Sunday, June 2, 2013

On Tour: Mama's Child by Joan Steinau Lester, an Excerpt and a Giveaway!

A stunning tale about the deeply entrenched conflicts between a white mother and her biracial daughter.

Mama's Child follows twenty-three years in the life of Lizzie O’Leary, an idealistic young white woman who travels to the American South as a civil rights worker. She meets, falls in love with, and marries Solomon Jordan, a musician and fellow activist, who is black. Together, the young couple settles in the more liberal San Francisco area and starts a family: daughter Ruby, and son Che. They remain deeply involved in the Black Liberation Movement: participating in protest marches, and living in a home filled with Black Power posters, jazz, protest songs, and visiting Black Panthers.

But by 1978, when the novel opens, there is tension between the couple. Solomon’s music career keeps him away from home too much, and Lizzie is frustrated: “I need you here. I can’t raise these kids by myself. And they need a black parent, some days I just don’t know what to do.” Eventually, the strain becomes unbearable, and they divorce when their children are still young.

Their divorce deeply affects daughter Ruby, who is already suffering from a confused sense of self—“Am I black or white?” she continually asks herself. “Where do I belong?” She struggles with her own racial identity as well as her anger at her mother for splitting up the family. As for mother Lizzie, despite her attempts at trying to hold on to the emotional cord that binds them, the rift between mother and daughter widens.

It isn't until Ruby herself becomes a wife and mother that she begins to develop compassion and understanding for the many ways that her own mother’s love transcended race and questions of identity.

Told in chapters alternating between the voices of the mother and daughter, Mama's Child goes deep into the raw emotions of love, family, and ancestry - from two points of view.

 My thoughts about Mama's Child ~~ 

Mama's Child gives the reader a very realistic look at the trials, tribulations, and joys of living in a bi-racial family. It can't be easy. This work of fiction reads like an autobiography of the author. Joan does an excellent job of telling the story using two points of view, alternating between the mother and the daughter.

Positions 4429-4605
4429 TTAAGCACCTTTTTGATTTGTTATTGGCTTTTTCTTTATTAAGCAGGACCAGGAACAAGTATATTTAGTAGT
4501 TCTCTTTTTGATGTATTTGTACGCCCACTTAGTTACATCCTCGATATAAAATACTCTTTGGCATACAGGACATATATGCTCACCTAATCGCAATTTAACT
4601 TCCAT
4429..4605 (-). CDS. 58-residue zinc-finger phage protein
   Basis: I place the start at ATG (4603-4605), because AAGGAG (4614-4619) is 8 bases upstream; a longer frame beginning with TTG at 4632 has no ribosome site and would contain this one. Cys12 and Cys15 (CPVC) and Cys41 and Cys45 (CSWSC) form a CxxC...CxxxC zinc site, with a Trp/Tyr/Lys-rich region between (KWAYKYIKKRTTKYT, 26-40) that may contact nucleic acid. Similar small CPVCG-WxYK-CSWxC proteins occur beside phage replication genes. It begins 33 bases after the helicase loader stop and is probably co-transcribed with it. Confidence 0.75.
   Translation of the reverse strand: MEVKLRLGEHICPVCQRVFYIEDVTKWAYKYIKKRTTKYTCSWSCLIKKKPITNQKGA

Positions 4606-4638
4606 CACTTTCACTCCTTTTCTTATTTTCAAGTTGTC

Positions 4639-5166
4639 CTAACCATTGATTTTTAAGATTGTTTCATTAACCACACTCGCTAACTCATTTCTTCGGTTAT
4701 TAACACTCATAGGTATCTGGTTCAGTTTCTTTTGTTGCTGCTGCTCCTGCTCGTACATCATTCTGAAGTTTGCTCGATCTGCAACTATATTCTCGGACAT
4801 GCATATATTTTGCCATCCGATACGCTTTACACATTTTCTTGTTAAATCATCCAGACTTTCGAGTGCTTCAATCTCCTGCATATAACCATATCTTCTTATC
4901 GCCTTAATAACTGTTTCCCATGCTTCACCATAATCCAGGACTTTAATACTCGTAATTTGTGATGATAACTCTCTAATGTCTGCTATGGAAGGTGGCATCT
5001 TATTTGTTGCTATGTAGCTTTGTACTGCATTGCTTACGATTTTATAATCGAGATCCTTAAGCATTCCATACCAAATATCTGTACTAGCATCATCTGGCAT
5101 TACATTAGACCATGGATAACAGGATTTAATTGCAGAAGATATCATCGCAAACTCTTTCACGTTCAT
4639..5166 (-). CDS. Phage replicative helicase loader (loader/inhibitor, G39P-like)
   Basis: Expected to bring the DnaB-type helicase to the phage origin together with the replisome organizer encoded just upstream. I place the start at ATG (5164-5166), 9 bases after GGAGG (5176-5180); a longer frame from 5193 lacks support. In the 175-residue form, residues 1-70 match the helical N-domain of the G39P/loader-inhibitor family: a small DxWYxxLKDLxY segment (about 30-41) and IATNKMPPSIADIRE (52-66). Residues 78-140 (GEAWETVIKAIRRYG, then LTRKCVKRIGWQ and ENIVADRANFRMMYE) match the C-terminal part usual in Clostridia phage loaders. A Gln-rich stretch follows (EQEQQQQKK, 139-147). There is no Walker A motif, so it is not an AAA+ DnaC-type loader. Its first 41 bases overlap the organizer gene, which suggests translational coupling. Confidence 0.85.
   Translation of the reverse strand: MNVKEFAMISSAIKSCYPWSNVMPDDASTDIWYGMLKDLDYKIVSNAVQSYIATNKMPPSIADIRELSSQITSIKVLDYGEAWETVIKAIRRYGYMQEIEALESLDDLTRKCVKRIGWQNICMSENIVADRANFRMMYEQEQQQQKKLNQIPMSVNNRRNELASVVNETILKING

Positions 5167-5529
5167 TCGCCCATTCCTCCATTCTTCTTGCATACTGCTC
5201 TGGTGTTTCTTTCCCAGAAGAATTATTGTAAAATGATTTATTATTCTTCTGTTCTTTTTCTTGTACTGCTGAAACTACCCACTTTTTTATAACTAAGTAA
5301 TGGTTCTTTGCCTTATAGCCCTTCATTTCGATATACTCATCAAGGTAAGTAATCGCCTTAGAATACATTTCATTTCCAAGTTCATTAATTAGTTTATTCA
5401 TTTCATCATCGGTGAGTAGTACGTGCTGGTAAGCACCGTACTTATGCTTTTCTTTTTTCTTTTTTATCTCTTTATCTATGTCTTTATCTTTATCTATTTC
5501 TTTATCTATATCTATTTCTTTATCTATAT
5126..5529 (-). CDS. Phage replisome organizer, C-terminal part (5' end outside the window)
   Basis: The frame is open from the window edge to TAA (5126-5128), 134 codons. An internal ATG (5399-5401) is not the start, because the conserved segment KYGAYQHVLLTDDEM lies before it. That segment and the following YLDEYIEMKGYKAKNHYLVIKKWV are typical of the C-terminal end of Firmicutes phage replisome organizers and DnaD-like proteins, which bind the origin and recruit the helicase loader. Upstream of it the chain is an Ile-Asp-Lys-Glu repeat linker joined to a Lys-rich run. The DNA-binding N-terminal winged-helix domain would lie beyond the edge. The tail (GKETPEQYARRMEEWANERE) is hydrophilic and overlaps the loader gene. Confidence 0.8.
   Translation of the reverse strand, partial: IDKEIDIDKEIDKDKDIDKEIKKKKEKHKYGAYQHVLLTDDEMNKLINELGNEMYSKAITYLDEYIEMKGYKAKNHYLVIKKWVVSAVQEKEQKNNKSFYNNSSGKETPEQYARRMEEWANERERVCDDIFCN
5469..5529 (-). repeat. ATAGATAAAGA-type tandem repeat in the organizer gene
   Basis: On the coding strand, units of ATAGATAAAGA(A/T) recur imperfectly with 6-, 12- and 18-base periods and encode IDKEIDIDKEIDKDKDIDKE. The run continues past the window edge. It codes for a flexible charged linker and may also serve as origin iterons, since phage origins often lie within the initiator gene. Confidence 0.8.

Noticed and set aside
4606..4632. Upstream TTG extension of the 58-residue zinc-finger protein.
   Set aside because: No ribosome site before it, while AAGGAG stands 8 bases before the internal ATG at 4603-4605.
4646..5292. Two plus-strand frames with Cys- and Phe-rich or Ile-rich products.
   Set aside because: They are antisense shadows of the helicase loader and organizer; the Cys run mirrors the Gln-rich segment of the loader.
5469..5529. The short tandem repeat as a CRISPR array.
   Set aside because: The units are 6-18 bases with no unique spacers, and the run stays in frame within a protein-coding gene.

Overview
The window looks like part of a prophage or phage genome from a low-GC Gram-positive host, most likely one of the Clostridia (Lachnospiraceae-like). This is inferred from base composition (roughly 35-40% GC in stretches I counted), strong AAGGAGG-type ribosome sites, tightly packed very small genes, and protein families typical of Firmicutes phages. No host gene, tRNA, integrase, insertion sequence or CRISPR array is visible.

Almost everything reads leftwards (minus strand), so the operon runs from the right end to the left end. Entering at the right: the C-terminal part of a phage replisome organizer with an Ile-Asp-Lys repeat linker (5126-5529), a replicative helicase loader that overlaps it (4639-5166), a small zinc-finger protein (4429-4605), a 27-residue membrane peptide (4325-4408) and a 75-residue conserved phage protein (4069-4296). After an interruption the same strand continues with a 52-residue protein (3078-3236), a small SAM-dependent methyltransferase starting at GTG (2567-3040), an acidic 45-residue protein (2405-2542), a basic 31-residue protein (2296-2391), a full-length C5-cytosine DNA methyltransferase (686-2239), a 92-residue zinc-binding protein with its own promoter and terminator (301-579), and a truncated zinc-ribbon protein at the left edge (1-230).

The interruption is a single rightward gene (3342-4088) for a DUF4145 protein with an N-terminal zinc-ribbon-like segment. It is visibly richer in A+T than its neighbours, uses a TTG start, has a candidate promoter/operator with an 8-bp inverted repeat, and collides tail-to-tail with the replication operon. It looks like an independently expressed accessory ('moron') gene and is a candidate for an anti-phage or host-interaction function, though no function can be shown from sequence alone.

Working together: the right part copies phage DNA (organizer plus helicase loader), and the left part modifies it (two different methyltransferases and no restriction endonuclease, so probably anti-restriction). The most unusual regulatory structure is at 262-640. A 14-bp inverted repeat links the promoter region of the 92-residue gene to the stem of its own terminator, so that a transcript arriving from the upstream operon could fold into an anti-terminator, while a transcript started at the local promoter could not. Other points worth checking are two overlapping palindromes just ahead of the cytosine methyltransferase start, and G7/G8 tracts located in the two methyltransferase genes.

Their relationship is sometimes very good and sometime very rocky. Part of their issues stem from the fact that they are, technically, different races. And then there are the 'normal' issues most mothers and daughters experience as they both grow and try to find themselves. It was interesting seeing the story from both sides.

Mama's Child gave me an education about the Black Liberation Movement that I wasn't really aware of at the time it was happening, living in in my 'white' world. I enjoyed reading about this piece of history from the point of view of someone who lived it.



Ruby Jordan's fingers tingled, she was that eager to write her farewell.

Half an hour later, wrapped against a wind studded with sleet, she shoved the letter to her mother into a mailbox on Williams Street. The lip of the blue box swallowed the envelope addressed to Elizabeth O'Leary, 1507 Ashby Ave., Berkeley, California, 94703, as if it were any ordinary paper. She listened to it clank, stared at the metal box, and bit her lip as pain pricked her chest. But as quickly as the sting jolted her it vanished, leaving only a wash of longing that rose like acid. She swallowed it down. Not now, she swore, not on my own personal Juneteenth. Her mother had told her that white people used to have a terrible saying: I'm free, white, and twenty-one.Well, thought Ruby, snapping her fingers as she strode down the block, I'm free, Black, and twenty-three. Catch me if you can.

About the author

Dr. Joan Steinau Lester is an award-winning commentator and author of four critically acclaimed books: Eleanor Holmes Norton: Fire In My Soul; The Future of White Men and Other Diversity Dilemmas; Taking Charge: Every Woman's Action Guide; and her first novel, Black, White, Other: The Search For Nina Armstrong. She has won the NLGJA Seigenthaler Award in journalism and the Arts & Letters Creative Nonfiction Finalist Award. Taking Charge was nominated as a Best Women's Book by the San Francisco Women's Heritage Museum and Mama's Child was a Bellwether Prize finalist.

After receiving her doctorate in multicultural education, Dr. Lester served as the Executive Director of the Equity Institute, which pioneered the diversity wave of the '80s and '90s, for sixteen years. As a member of a biracial family, Lester’s lifelong passion has been writing about issues of racial identity. Her former husband and father of her children was black; she has been with a female partner/spouse for over thirty years. Lester’s writing has appeared in many newspapers and magazines, including Essence, Los Angeles Times, Chicago Tribune, San Francisco Chronicle, Huffington Post, and Cosmopolitan. She lives in Northern California.

Connect with Joan

Be sure to check the sidebar for my current giveaways!


  1. Thanks for this lovely giveaway. saubleb(at)gmail(dot)com

  2. I love the cover, and I would enjoy reading the book. Thanks for having the giveaway.


  3. Interesting time period

  4. This book looks really interesting. Thanks for the chance to win :)

  5. Sounds like a very interesting book. I love the time period it is set in. Thanks for having the giveaway.


  6. Thanks for the wonderful giveaway.


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